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AnneSM
Level 1

Working after retirement

If I work a part time job after retiring what is the max I can make income wise a year? Are there hour restrictions if I am drawing off of social security?

1 Best answer

Accepted Solutions
xmasbaby0
Level 15

Working after retirement

TAX ON SOCIAL SECURITY

Up to 85% of your Social Security benefits can be taxable on your federal tax return.  There is no age limit for having to pay taxes on Social Security benefits if you have other sources of income along with the SS benefits.  When you have other income such as earnings from continuing to work, investment income, pensions, etc. up to 85% of your SS can be taxable. 

 What confuses people about this is that before you reach full retirement age, if you continue working while drawing SS, your benefits can be reduced if you earn over a certain limit. (For 2017 that limit was $16,920 —for 2018 it was $17,040—for 2019 it was $17,640— for 2020 it is $18,240; for 2021 it is $18,960)  After full retirement age, no matter how much you continue to earn, your benefits are not reduced by your earnings; your employer will still have to withhold for Social Security and Medicare.

To see how much of your Social Security was taxable, look at lines 6a and 6b of your 2020 Form 1040

 

https://ttlc.intuit.com/questions/1899144-is-my-social-security-income-taxable

 

https://www.irs.gov/help/ita/are-my-social-security-or-railroad-retirement-tier-i-benefits-taxable

 

You need to file a federal return if half your Social Security plus your other income is $25,000 when filing single or head of household, or $32,000 when filing married filing jointly, $0 if you are filing married filing separately.

 

 

 

Some additional information:  There are 13 states that tax Social Security—Colorado, Connecticut, Kansas, Minnesota, Missouri, Montana, Nebraska, New Mexico, North Dakota, Rhode Island, Utah, Vermont, and West Virginia.  These states offer varying degrees of income exemptions, but four mirror the federal tax schedule: MN, ND,VT, and WV

 

**Disclaimer: Every effort has been made to offer the most correct information possible. The poster disclaims any legal responsibility for the accuracy of the information that is contained in this post.**

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1 Reply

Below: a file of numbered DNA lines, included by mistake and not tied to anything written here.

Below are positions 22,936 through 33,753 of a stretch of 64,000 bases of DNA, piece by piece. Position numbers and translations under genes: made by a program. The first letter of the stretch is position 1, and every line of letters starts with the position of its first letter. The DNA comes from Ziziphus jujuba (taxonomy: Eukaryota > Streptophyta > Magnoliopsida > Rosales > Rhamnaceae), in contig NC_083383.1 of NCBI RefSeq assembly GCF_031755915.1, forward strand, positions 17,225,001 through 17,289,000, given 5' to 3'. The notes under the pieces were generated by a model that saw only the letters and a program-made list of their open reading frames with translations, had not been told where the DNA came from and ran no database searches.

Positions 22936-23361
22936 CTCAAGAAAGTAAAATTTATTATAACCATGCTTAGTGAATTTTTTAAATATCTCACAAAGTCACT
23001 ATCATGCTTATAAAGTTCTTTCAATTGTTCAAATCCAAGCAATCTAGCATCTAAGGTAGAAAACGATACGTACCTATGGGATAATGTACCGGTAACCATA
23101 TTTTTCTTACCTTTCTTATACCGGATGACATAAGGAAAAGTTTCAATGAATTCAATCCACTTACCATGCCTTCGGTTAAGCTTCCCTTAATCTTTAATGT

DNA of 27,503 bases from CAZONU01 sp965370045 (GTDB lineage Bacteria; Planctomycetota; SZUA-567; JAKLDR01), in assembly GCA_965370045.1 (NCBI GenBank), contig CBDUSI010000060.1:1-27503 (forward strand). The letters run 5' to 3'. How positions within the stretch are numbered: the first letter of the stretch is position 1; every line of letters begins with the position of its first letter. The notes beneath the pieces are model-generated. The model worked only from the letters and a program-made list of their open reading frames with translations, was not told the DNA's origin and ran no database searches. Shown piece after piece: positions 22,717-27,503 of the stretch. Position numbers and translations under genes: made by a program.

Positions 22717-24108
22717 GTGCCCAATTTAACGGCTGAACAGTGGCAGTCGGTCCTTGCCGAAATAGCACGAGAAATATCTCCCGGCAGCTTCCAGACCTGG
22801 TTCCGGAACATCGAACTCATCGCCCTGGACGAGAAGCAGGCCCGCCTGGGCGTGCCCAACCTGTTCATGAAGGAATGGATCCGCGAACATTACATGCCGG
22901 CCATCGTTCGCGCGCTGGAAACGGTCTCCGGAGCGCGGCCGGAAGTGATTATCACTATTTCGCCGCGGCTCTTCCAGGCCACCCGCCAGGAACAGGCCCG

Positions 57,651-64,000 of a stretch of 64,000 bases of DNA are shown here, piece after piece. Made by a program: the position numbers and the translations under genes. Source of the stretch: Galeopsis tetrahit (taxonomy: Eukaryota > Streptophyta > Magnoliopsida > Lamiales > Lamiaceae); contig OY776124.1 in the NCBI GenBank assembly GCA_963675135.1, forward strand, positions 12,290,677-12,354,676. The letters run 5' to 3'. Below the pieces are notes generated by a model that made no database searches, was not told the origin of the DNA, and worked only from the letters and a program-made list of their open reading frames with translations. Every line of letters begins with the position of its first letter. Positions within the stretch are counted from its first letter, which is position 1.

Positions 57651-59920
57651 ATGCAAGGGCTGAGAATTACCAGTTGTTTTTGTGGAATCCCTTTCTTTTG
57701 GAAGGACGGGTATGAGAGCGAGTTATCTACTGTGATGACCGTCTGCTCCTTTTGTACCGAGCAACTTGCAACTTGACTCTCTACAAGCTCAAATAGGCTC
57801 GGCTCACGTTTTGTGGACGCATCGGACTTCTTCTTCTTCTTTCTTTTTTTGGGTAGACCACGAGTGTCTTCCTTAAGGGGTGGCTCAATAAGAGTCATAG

xmasbaby0
Level 15

Working after retirement

TAX ON SOCIAL SECURITY

Up to 85% of your Social Security benefits can be taxable on your federal tax return.  There is no age limit for having to pay taxes on Social Security benefits if you have other sources of income along with the SS benefits.  When you have other income such as earnings from continuing to work, investment income, pensions, etc. up to 85% of your SS can be taxable. 

 What confuses people about this is that before you reach full retirement age, if you continue working while drawing SS, your benefits can be reduced if you earn over a certain limit. (For 2017 that limit was $16,920 —for 2018 it was $17,040—for 2019 it was $17,640— for 2020 it is $18,240; for 2021 it is $18,960)  After full retirement age, no matter how much you continue to earn, your benefits are not reduced by your earnings; your employer will still have to withhold for Social Security and Medicare.

To see how much of your Social Security was taxable, look at lines 6a and 6b of your 2020 Form 1040

 

https://ttlc.intuit.com/questions/1899144-is-my-social-security-income-taxable

 

https://www.irs.gov/help/ita/are-my-social-security-or-railroad-retirement-tier-i-benefits-taxable

 

You need to file a federal return if half your Social Security plus your other income is $25,000 when filing single or head of household, or $32,000 when filing married filing jointly, $0 if you are filing married filing separately.

 

 

 

Some additional information:  There are 13 states that tax Social Security—Colorado, Connecticut, Kansas, Minnesota, Missouri, Montana, Nebraska, New Mexico, North Dakota, Rhode Island, Utah, Vermont, and West Virginia.  These states offer varying degrees of income exemptions, but four mirror the federal tax schedule: MN, ND,VT, and WV

 

**Disclaimer: Every effort has been made to offer the most correct information possible. The poster disclaims any legal responsibility for the accuracy of the information that is contained in this post.**
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